John Alexander Macdonald
The last man to carry the Macdonald name from Canada's first prime minister was the only son Hugh would have and lose at a young age.
Dealing with diabetes
Jack was diagnosed with diabetes as a child, which was difficult to treat during the Victorian era since there was no cure for it at that time. In an effort to help Jack the Macdonalds took him on several trips seeking help from various medical communities.
Despite being sheltered, Jack managed to live an eventful life. He was an avid rower and competed in several competitions through Winnipeg’s rowing club.
Jack won the 1-1 mile in 1:37 with his teammates Claude Heuback, and P. Baker Walles McMillian. They beat Claude Aldous, Bay Thompson, Theo Monk, and Charlie Pances, according the Tribune. Jack’s team received pewter mugs for the win and his is in his room at Dalnavert to this day.
In 1899 he attended the Upper Canada College in Toronto as a boarder and lived on the fourth floor (the attic). But, Jack returned to Winnipeg after one semester. Later, like his father and grandfather, Jack had his eye on law. He studied law at the University of Manitoba, but died at home before he could finish his degree.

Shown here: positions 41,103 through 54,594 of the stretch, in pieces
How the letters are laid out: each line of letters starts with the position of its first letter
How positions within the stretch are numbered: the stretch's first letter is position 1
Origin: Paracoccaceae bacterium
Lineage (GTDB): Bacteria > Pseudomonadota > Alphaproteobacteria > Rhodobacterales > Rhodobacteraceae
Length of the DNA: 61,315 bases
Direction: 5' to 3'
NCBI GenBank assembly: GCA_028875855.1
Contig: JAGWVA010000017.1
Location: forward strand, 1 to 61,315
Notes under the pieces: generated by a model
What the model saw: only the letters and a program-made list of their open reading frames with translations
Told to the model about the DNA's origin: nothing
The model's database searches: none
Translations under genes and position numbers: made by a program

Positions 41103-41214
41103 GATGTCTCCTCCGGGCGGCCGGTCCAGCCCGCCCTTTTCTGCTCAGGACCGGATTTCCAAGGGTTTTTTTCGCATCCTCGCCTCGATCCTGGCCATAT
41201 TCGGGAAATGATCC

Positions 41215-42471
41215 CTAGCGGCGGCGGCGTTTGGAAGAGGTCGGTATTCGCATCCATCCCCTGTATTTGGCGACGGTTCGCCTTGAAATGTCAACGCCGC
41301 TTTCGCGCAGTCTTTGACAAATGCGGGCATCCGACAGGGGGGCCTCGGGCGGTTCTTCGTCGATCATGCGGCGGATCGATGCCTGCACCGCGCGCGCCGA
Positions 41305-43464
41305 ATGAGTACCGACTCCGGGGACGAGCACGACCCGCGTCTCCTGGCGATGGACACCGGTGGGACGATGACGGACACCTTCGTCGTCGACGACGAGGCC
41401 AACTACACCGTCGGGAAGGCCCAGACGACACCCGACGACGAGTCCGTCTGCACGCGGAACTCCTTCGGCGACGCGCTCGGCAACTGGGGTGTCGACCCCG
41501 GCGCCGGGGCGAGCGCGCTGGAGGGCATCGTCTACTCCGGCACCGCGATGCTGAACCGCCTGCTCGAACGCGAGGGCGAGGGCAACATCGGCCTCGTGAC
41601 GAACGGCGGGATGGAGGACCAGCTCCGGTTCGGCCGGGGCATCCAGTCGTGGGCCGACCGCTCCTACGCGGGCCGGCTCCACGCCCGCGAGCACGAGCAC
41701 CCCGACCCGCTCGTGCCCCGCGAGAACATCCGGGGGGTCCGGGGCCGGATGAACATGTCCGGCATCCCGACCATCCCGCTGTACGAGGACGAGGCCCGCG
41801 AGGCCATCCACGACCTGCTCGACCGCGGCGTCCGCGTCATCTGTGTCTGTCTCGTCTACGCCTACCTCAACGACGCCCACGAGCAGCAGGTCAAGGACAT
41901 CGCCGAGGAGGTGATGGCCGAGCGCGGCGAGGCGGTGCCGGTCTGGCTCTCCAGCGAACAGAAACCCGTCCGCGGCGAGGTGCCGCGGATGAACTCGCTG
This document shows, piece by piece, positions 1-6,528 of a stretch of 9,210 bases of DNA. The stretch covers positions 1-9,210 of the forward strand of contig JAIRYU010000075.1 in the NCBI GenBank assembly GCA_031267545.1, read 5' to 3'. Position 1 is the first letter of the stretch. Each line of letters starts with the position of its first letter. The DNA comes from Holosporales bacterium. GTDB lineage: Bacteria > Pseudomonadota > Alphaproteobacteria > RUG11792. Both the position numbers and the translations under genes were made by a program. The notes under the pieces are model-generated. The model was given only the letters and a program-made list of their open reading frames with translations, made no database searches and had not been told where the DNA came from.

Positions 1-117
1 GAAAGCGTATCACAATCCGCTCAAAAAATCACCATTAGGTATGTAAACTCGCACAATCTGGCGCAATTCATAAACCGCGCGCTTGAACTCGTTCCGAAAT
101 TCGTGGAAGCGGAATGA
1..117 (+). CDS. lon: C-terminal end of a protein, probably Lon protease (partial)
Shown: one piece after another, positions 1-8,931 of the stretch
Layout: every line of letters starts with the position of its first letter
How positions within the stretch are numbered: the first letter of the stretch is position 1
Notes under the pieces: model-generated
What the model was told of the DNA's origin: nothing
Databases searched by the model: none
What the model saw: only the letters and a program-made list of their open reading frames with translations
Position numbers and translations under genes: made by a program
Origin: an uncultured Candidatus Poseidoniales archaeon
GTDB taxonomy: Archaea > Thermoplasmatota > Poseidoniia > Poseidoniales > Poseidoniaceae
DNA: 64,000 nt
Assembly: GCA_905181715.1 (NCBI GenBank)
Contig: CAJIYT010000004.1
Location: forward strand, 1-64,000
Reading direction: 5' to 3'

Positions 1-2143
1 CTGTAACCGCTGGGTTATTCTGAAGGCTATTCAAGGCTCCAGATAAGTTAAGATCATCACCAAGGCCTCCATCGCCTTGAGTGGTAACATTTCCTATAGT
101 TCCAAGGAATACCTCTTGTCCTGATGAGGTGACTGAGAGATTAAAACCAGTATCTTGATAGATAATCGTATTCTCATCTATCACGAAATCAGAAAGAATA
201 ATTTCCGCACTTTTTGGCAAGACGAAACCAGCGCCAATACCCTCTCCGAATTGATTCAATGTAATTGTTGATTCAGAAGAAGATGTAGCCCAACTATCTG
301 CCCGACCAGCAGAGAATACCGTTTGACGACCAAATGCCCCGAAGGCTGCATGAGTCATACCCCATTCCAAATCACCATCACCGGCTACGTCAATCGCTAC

Jack’s funeral was at All Saints’ Anglican Church. The cortege started at Dalnavert at 2:30 p.m. and proceeded to the church where Rev. Canon Murray performed the service. His friends, Burke Wood, Crawford Richards, Louis Coldwell, Harry Hastings, B. MacCachen, Willie White, and former rowing mate Heuback were Jack’s pallbearers. He’s buried alongside his family in St. John’s Cemetery.
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